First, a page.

an HTML document response, processed by the user-agent. If the HTML an HTML document response, processed by the user-agent. If the HTML
response is served directly as the result of the redirection request, response is served directly as the result of the redirection request,
any script included in the HTML document will execute with full any script included in the HTML document will execute with full
access to the redirection URI and the credentials it contains. access to the redirection URI and the credentials it contains.
The client MUST NOT include any untrusted third-party scripts in the The client MUST NOT include any untrusted third-party scripts in the
redirection endpoint response (e.g. third-party analytics, social redirection endpoint response (e.g. third-party analytics, social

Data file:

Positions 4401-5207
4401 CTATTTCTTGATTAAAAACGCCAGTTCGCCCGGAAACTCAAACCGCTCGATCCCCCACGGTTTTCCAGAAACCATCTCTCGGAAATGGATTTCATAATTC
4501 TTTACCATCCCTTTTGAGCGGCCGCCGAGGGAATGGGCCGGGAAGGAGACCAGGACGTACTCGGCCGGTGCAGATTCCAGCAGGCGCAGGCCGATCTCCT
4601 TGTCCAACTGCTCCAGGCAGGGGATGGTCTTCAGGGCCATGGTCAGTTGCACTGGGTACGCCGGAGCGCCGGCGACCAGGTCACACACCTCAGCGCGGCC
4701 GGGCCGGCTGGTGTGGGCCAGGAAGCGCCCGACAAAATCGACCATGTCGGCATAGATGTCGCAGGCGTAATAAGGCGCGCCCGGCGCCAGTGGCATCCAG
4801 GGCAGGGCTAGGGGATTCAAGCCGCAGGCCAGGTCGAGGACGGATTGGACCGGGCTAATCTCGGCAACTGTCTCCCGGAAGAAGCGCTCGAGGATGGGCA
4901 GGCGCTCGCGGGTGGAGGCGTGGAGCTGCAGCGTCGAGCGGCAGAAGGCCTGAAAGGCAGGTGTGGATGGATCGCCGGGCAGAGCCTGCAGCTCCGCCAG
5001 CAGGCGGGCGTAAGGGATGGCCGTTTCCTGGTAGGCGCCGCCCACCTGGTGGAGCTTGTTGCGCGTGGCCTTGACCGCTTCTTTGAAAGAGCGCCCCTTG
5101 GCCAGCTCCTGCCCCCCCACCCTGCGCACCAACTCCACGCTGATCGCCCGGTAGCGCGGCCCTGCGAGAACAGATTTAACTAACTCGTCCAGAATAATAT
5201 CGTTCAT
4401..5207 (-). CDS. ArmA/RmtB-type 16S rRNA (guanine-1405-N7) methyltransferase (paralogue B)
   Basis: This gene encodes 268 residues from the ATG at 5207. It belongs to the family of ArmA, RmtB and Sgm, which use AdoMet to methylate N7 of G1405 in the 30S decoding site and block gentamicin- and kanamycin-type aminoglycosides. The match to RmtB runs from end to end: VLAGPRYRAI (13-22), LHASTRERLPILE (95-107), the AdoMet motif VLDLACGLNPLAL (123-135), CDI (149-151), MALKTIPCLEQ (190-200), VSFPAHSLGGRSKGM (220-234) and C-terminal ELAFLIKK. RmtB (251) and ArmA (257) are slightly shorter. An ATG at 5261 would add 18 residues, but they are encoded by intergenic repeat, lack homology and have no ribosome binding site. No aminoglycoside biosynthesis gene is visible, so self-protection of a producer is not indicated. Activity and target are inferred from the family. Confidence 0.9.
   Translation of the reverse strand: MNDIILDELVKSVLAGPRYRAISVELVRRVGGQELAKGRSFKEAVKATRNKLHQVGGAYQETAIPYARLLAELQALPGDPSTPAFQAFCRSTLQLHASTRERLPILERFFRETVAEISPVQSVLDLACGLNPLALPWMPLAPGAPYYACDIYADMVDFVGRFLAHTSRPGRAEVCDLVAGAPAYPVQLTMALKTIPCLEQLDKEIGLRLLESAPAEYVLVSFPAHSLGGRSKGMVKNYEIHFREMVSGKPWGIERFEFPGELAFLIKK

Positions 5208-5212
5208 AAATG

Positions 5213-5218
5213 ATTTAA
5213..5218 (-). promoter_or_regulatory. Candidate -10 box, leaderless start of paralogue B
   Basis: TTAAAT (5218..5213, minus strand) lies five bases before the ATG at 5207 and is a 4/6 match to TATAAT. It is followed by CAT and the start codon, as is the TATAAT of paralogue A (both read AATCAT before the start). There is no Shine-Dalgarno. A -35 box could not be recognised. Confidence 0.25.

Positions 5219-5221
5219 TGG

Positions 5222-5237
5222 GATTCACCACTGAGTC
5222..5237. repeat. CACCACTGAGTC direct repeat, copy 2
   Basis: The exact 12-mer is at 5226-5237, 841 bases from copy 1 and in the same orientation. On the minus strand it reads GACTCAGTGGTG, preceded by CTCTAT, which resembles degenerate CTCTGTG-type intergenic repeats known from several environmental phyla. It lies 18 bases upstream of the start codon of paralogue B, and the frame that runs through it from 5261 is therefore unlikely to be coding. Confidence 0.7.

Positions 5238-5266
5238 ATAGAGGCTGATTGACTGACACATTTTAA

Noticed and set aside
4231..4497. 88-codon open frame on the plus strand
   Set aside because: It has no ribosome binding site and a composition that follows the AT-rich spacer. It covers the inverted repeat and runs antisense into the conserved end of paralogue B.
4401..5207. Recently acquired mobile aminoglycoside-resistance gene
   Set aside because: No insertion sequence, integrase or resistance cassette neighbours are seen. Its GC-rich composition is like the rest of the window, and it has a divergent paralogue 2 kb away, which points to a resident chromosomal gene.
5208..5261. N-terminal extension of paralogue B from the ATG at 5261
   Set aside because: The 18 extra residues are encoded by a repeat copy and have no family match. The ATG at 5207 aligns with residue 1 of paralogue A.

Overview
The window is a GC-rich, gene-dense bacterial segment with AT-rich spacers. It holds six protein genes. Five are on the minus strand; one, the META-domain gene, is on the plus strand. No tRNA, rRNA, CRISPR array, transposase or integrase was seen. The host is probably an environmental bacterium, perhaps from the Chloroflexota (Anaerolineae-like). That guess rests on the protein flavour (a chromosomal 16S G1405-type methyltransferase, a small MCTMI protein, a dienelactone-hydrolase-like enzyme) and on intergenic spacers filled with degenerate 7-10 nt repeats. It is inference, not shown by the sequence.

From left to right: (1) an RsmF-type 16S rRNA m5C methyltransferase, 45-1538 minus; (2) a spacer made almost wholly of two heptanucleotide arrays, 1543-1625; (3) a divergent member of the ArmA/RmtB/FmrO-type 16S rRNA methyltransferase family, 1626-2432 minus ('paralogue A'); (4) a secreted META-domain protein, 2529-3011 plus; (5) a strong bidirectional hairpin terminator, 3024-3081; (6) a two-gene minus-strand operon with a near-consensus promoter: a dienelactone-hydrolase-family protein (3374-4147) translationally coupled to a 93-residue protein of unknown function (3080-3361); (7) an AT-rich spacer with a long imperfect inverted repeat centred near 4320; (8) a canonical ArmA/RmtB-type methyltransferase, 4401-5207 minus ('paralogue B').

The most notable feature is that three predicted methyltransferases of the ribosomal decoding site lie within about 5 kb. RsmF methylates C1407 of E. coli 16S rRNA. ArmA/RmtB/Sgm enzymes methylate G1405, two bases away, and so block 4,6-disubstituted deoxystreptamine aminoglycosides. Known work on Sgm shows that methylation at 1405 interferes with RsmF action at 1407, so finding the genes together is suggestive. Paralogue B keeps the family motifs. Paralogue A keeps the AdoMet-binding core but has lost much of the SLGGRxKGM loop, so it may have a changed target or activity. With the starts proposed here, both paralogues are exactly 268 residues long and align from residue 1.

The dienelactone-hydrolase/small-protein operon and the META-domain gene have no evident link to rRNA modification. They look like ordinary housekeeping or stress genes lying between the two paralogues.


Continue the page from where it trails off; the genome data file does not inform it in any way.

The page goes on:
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endpoint are beyond the scope of this specification but is typically endpoint are beyond the scope of this specification but is typically
provided in the service documentation. provided in the service documentation.
The endpoint URI MAY include an "application/x-www-form-urlencoded" The endpoint URI MAY include an "application/x-www-form-urlencoded"
formatted ([W3C.REC-html401-19991224]) query component ([RFC3986] formatted ([W3C.REC-html401-19991224]) query component ([RFC3986]
section 3.4), which MUST be retained when adding additional query section 3.4), which MUST be retained when adding additional query
parameters. The endpoint URI MUST NOT include a fragment component. parameters. The endpoint URI MUST NOT include a fragment component.
Since requests to the token endpoint result in the transmission of Since requests to the token endpoint result in the transmission of
clear-text credentials (in the HTTP request and response), the clear-text credentials (in the HTTP request and response), the
authorization server MUST require the use of a transport-layer authorization server MUST require TLS as described in Section 1.6
security mechanism when sending requests to the token endpoint. The when sending requests to the token endpoint.
authorization server MUST support TLS 1.0 ([RFC2246]), SHOULD support